LAHORE: Two provinces have expressed their inability to procure vaccines due to a lack of expertise and logistics, asking the federal government to initiate this process under a uniformed and standardised policy to avoid any future crisis.
Under the 18th Amendment, the provinces were supposed to procure vaccines by themselves.
This is the second time the federal government has started receiving requests from Punjab and Balochistan about their inability to procure vaccines against nine preventable diseases due to a lack of experience and expertise, triggering a controversy as to who actually is responsible for procurement of vaccines under law.
Provinces remind govt of their limitations
Both the federal and provincial governments kept shifting responsibilities to each other for the procurement of vaccines since health was devolved after the 18th Amendment.
The international donor organisations/agencies and health partners had on some occasions expressed their serious concerns when both the federal and provincial governments showed their reluctance to attend them for the procurement of the vaccines.
Earlier, the four provinces had unanimously submitted a similar nature proposal in 2013 in the wake of countrywide measles outbreak in which some 413 children had died. At that time the provinces had declared that the devolution of EPI functions and specially procurement of vaccines was one of the key factors responsible for low coverage, which resulted in outbreak of the measles in 2012.
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The federal government had promised to procure vaccines at central level till June 2015, categorically declaring that after that period the provinces would have to take this responsibility.
Recently, Punjab and Balochistan again wrote to the Ministry of National Health Services Regulations and Coordination that the procurement of vaccine and logistics was more feasible at the federal level due to certain issues, according to documents available with Dawn.
They cited many factors in the support of centralised procurement process and some of them included availability of bulk quantities to meet the entire country’s need and expertise at the Federal EPI Cell.
“As per decision of the Council of Common Interests (CCI) taken on April 28, 2011, the Federal EPI Cell was allowed to procure vaccines for the provinces till June 2015 and the provincial allocations were capped,” according to the Punjab government’s official correspondence with the federal ministry.
It said the Federal EPI Cell possessed the requisite experience and capacity for procurement of vaccines for the country.
Quoting Technical Advisory Group’s (TAG) decision, the Punjab government said the TAG had in its meeting held last year (2014) also advised that in order to avail the benefit of economy of scales, it was better to procure vaccine at federal level.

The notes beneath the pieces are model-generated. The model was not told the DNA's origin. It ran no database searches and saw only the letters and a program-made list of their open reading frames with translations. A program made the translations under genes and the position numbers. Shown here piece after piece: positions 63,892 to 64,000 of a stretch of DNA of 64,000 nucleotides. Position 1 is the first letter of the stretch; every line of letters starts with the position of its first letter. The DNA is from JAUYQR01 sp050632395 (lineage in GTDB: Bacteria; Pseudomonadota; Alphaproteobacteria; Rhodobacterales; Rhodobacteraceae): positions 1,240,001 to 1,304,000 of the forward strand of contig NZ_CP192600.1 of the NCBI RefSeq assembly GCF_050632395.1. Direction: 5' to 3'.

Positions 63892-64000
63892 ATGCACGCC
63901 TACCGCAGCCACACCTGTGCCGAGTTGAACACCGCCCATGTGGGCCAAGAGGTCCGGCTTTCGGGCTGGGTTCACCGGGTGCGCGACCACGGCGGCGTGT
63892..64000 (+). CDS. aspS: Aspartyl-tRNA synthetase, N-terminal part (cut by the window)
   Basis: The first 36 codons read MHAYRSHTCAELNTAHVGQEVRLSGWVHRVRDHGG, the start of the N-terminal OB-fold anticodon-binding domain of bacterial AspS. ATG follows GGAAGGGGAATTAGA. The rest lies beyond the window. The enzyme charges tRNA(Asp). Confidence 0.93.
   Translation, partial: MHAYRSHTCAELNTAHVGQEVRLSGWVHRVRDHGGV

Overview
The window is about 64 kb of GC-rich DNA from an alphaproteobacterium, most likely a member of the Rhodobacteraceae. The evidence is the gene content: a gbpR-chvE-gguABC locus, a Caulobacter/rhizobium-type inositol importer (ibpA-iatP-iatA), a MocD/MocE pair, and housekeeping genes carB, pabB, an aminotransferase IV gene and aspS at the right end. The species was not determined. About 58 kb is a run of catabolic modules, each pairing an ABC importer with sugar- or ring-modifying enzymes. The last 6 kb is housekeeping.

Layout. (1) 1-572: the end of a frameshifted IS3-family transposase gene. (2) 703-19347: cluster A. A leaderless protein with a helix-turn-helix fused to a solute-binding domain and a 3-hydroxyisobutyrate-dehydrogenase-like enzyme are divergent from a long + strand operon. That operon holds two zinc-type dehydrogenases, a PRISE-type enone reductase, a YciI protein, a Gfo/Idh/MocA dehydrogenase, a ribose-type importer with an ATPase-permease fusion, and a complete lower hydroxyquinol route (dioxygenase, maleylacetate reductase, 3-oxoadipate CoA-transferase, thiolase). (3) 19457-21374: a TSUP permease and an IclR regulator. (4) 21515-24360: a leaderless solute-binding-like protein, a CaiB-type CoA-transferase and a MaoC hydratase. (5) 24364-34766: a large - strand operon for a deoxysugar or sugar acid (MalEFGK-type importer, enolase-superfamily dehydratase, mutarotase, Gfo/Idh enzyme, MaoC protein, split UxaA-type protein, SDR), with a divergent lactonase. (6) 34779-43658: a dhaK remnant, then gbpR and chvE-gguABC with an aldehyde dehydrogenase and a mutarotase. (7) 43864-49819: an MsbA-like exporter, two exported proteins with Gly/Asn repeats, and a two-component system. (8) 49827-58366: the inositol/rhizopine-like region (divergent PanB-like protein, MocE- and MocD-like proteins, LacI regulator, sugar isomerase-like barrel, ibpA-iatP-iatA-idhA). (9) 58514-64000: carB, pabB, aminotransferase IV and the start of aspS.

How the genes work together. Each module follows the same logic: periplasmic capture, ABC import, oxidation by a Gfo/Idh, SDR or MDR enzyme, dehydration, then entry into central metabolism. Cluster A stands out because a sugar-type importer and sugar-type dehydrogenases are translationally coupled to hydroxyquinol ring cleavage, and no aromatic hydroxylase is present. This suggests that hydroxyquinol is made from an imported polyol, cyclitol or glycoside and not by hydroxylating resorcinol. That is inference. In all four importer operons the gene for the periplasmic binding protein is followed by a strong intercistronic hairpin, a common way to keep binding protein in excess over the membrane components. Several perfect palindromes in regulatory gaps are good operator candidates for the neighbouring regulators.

“The matter was discussed in the Provincial EPI Steering and Vaccine Management Committees on Jan 3, 2015 and it was decided that the Federal Ministry of National Health Services Coordination and Regulations would be approached for permission to allow Federal EPI Cell for procuring vaccines for Punjab,” the document said.
It said the Punjab government agreed to provide additional funds required for vaccine from provincial budget as these funds had been capped in 2011 allocations at the federal level. “You are therefore requested to allow Federal EPI Cell procurement of routine EPI vaccines for Punjab,” the provincial government asked the ministry.
National EPI Manager Dr Rana Safdar told Dawn that the federal government received last week requests from Punjab and Balochistan to centralise the vaccines procurement. He said the health sectors of many developed states like the USA and the UK had adopted centralised procurement system.
Even the Gulf states had the same scheme. So the federal government was also going to follow the same pattern in future in order to bring permanent solution to this issue, he said.
He said that according to the laid down rules, the federal government could initiate centralised procurement of the vaccines provided that the other two provinces also submitted their requests. He said the Ministry had rejected the application of the Balochistan government for not submitting it through proper channel (health department). It had asked Balochistan to follow the same procedure which was adopted by the Punjab government before submitting request to the federal ministry.
“Now we are awaiting similar requests from the two other provinces, KP and Sindh, in order to take final decision,” Safdar said.
He said the Federal EPI Cell would ensure from July 2015 provision of vaccines against all nine diseases.
Sharing format of the funding, he said the Federal EPI Cell would arrange two costly vaccines - Pentavalent and pneumococcal - through GAVI and Unicef to distribute them among provinces. Pentavalent is group of individual vaccines to actively protect infants from five potentially deadly diseases: Haemophilus Influenza type B, whooping cough, tetanus, hepatitis B and diphtheria.
He said GAVI would bear 90pc of the expenses on the total cost (approximately amounting to Rs10 billion annually) on the procurement of these two types of vaccines while the provinces would arrange funds for the rest 10pc cost.
The provinces, Safdar said, would be responsible for total funding on the procurement of four other conventional/traditional vaccines -- Oral Polio, BCG, Measles and Tetanus.
Published in Dawn, February 6th, 2015